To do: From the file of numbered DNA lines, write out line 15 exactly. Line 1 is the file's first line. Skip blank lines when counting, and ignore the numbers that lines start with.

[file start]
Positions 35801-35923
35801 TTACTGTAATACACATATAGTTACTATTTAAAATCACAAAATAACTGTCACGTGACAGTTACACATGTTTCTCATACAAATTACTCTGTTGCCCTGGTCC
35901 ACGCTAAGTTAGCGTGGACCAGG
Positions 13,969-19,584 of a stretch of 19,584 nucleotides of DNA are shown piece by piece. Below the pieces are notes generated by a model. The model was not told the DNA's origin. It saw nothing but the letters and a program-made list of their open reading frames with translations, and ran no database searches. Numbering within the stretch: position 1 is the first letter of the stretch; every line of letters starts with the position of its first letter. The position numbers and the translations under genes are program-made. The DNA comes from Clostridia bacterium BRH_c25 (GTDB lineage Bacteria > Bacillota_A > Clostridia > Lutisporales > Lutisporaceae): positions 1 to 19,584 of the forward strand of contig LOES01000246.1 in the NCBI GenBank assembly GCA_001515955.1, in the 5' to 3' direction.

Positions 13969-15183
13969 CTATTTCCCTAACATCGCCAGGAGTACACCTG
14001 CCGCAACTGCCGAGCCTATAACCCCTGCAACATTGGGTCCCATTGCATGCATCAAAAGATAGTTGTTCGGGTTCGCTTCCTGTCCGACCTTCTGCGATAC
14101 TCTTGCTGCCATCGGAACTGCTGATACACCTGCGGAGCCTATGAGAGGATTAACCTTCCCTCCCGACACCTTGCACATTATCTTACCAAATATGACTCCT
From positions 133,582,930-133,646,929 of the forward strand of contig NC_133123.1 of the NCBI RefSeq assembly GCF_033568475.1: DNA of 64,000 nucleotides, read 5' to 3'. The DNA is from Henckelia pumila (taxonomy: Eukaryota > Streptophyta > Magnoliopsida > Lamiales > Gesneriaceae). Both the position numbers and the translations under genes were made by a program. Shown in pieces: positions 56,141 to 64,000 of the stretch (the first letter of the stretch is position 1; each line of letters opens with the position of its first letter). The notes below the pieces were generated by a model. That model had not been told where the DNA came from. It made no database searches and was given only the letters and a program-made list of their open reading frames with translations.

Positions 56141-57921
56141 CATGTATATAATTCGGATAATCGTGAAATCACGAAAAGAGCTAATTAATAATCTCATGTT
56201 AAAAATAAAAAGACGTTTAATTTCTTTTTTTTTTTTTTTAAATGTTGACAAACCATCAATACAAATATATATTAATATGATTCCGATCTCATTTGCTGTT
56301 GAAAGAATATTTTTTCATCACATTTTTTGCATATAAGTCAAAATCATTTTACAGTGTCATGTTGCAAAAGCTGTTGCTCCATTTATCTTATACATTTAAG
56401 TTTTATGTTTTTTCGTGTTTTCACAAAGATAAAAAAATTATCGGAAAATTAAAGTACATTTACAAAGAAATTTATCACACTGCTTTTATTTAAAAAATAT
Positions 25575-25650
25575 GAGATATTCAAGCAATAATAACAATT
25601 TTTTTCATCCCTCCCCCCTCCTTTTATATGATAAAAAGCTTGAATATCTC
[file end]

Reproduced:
Positions 25575-25650